Drag and drop development advice needed - pyramid game

Oct 19, 2022

Hey guys. I'm working on a Storyline project game in which I'm trying to implement drag and drop.

The learner needs to figure out where in the pyramid hierarchy each text element fits and drag them there within a given amount of time. I'm attaching a simplified version that is analogous to the idea of the game (the game itself is not about food).

I've got my initial functionality of dragging items to a box and having them stay there (although it's a bit clunky).

Mainly though, I'm trying to figure out how to deal with this:

Beyond the top of the pyramid (the main category item, e.g. 'food' in this example), the user can arrange the 2nd tier subcategories in six (I think?) different correct ways.

And on the lowest tier items, they have umpteen correct arrangements, depending on where they dragged their 2nd tier categories (meat, fruit, vegetables).

When the user has set their board, they will click "submit". I want to be able to score them something like "You got these correct" and have the text boxes that are correct (which can come in a variety of arrangements) stay in their spots on the pyramid, and have the ones that are wrong fly off the pyramid and back to the lower third, for them to "try again."

I want to be able to assess a range of various correct layouts. Is there a straightforward solution that doesn't involve a deep nest of variables and triggers that I'm not seeing? 

I thought about hotspots or hidden objects, and doing something with counters or labeling/grouping items, but I keep going in circles on the cleanest logic.

I'm not super adept with deep development math, so you may have to baby-step me through this a bit..

If anyone has any ideas, I'm all ears!

2 Replies
Joe Hauglie

Hi James - I've read and thought about your challenge here and have a couple of thoughts.

First, how large is the data set that you want your learners to work with? The examples you show are good, but one clear limitation to the topic (food) is that you have quite a lot of options that you present to the learner. So while you say you want them to show "where...each text element fits" you don't tell us how many text elements you have. And that could be where you can try a couple of different approaches. 

  • If you take "food" as your topic, then instead of presenting umpteen options, why not break this into a few smaller "bites" (pun intended)? That is, the learner needs to drag/drop "meat," "fruit," and "vegetables" into their (top) spots first. There would be 9 possible solutions.
  • If you have them work with only one pyramid at a time, you are able to manage the possible interactions. So either mask off the other two (just put a transparent object over the ones they won't work with) or put the one you want them to work with on a separate layer (or slide, by branching).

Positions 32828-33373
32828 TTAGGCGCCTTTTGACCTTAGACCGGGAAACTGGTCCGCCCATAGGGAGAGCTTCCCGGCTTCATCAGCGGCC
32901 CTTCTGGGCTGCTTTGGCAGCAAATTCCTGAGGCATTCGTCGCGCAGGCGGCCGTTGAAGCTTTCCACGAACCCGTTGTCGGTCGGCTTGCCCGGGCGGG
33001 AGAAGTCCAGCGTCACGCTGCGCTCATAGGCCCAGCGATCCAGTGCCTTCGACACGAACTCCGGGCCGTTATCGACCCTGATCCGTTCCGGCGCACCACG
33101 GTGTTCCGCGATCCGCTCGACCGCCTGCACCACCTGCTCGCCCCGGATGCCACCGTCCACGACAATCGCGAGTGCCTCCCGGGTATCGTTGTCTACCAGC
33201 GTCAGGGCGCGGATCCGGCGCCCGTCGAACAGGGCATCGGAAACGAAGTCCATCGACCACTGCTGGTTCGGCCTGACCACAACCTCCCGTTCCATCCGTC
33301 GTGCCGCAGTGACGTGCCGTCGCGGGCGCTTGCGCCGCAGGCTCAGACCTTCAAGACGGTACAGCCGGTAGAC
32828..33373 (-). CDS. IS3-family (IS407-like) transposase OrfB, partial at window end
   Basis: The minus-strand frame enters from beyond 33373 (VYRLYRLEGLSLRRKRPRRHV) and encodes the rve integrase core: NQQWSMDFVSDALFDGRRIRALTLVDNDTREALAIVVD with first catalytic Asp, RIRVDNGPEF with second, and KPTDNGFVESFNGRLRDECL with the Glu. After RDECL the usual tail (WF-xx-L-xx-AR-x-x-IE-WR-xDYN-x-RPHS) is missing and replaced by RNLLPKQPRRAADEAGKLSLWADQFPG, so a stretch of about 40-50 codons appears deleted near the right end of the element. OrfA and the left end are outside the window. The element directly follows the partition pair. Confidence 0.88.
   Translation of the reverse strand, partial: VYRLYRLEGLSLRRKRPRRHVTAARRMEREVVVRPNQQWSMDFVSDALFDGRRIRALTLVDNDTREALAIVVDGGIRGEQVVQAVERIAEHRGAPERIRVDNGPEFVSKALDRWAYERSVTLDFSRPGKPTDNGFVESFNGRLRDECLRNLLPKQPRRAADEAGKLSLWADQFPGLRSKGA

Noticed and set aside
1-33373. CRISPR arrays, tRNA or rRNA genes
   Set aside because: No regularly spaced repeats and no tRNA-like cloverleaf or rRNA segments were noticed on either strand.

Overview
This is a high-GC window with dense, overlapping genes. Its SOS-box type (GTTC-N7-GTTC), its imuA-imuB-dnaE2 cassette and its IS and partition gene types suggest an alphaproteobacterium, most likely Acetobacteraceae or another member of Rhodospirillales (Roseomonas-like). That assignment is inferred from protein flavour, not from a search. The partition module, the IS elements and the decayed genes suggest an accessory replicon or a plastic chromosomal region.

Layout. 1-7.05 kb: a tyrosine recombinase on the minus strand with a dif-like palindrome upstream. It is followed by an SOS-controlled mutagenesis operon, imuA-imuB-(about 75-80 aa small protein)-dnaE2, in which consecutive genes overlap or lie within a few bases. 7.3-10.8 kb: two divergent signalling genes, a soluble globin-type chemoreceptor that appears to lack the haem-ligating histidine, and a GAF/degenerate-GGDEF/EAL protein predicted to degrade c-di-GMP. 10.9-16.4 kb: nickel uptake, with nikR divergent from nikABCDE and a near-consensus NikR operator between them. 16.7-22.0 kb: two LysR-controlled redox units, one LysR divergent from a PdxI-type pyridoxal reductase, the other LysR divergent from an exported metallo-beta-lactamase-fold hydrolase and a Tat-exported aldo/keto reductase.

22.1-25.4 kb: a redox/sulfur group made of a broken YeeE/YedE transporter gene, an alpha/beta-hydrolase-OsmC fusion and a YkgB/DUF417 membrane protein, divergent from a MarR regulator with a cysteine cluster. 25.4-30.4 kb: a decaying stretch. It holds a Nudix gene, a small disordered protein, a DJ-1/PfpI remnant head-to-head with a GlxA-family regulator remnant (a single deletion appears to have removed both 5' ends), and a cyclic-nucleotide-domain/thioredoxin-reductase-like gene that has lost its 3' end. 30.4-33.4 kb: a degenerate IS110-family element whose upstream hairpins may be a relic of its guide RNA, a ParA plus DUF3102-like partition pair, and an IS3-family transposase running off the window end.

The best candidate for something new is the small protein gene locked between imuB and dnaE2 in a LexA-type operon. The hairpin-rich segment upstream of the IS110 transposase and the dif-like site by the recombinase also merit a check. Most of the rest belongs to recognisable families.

The second idea is to consider what you really want your learners to demonstrate through the drag and drop in the first place. What have they been expected to learn up to this point? Or are you seeing this as a "what do you already know" activity?

I suggest you think about this first, since it will help you narrow down your interaction. Using drag and drop is a good way to see whether they understand classification, terminology, or can simply figure out matching shapes. And you don't need to set up a grocery aisle of choices to do that.

Good luck!

James W Henry

Hi Joe and thanks so much for your reply and efforts on my problem.

As this was time-sensitive I had to find a solution or workaround a few
weeks ago and I came close to scrapping the game and replacing it with
something simpler.

However, after bouncing the problem off a couple of people, I came to a
similar conclusion as you suggest, and was able to keep my initial pyramid
idea, in the end.

So what I have now is:
learners first choose the most appropriate pyramid top., then they are
allowed to proceed to
the first wing of the next level. Then they place those elements, one by
Then they move to the 2nd wing, and so on.

It actually works quite well and has a sufficient degree of challenge (with
added time pressure I'm still working on).

So the moral of the story is, as always: CHUNKING.

As to your questions, there are 13 elements comprising the pyramid- 1 at
the top, 3 secondary elements and 9 tertiary.

Going through the sorting game process as I have it now, it takes roughly
2-3 minutes, which is in the right ballpark for what I intended.

The actual topic is "The pyramid principle" of communication, but it was
easier for me to paint a picture with the food categories.

Thanks again very much for your time and reply. It's appreciated!